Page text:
9" Black Bear by Henry Evaluardjuk, ca. mid-1980s

Henry Evaluardjuk

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Inuit art: Walking Bear, c.a. mid-1980's
Inuit Artist: Henry Evaluardjuk
Size: 9" Long, 3.5" wide, 4.5" tall  Weight: 3.9 oz
Stone: Serpentine

**Please contact us if you wish to sell us any items by this artist.

This is a high quality museum / auction type piece by one of the best Inuit artists ever to live - Henry Evaluardjuk, ca. mid-1980s.

It is a Museum calibre piece which is very hard to find for anyones Inuit art collection. 

What really captivates me regarding this piece are the precise detail Henry was able to put into this bear. You even see the subtle details of the bears bone structure, muscle tone on its back, and its realistic movement.

Moreover, the reflective deep black stone really makes this piece illuminate its surroundings.

Famed artist Henry Evaluarjuk (1923-2007) was born in Igloolik and although he has lived in various communities throughout the Arctic, Iqaluit was his home. His highly popular, stylized bears are likely the result of his hunter's memory for animal form combined with the influence of the varied communities he traveled to.

Henry Evaluardjuk (1923-2007)

E number: E5846
Community: Igloolik
Art Gallery of Ontario, Toronto, Ontario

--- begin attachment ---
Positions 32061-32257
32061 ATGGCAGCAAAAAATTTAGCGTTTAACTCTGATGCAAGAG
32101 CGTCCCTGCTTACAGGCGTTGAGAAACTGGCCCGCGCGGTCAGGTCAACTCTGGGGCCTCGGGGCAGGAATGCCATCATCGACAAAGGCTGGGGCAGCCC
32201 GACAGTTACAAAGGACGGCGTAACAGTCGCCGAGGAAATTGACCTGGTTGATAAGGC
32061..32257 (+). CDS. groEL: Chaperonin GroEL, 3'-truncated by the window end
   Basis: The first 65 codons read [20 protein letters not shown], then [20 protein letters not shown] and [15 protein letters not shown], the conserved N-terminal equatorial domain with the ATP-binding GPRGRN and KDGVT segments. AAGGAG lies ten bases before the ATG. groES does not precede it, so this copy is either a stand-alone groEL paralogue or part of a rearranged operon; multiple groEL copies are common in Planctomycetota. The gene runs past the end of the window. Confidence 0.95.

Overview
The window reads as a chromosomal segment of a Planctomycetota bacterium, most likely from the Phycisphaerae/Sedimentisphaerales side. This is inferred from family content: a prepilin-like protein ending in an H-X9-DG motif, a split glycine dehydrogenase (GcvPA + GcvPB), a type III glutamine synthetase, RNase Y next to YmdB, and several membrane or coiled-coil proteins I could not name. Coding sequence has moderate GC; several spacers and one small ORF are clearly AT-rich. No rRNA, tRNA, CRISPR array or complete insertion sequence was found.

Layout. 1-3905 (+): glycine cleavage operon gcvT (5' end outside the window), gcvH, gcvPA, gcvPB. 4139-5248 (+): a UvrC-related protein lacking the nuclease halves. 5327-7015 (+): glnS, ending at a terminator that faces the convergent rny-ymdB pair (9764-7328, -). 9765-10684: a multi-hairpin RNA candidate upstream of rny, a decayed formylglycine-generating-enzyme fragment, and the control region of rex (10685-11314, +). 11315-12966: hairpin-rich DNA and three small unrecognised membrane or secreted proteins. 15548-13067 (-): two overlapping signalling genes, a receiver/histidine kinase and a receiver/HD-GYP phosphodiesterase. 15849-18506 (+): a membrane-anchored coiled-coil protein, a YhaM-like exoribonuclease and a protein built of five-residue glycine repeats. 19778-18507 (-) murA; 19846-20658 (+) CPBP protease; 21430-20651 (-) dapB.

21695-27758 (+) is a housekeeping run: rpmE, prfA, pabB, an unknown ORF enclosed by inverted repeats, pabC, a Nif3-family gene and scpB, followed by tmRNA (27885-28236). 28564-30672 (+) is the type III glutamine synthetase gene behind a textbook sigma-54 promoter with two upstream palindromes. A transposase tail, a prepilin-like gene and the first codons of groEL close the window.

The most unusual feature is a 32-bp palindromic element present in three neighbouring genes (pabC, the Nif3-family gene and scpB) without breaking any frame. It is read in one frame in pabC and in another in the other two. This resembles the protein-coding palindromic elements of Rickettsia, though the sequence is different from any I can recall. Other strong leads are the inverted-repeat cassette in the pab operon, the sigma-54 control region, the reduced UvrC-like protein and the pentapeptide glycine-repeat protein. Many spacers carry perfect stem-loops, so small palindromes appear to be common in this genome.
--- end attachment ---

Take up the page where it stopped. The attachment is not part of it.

Canadian Museum of Civilization, Hull, Quebec
Dennos Museum Center, Northwestern Michigan College, Traverse City, Michigan, U.S.A.
Eskimo Museum, Churchill, Manitoba GE Canada Inuit Art Collection, Mississauga, Ontario
Glenbow Museum, Calgary, Alberta Inuit Cultural Institute, Rankin Inlet, Northwest Territories
Klamer Family Collection, Art Gallery of Ontario, Toronto, Ontario
London Regional Art Gallery, London, Ontario
McMichael Canadian Art Collection, Kleinburg, Ontario
Musee des beaux-arts de Montreal, Montreal, Quebec
National Gallery of Canada, Ottawa, Ontario
Nova, An Alberta Corporation, Calgary, Alberta
Nunatta Sunaqutangit Museum, Iqaluit, Northwest Territories
Prince of Wales Northern Heritage Centre, Yellowknife, Northwest Territories
Winnipeg Art Gallery, Winnipeg, Manitoba

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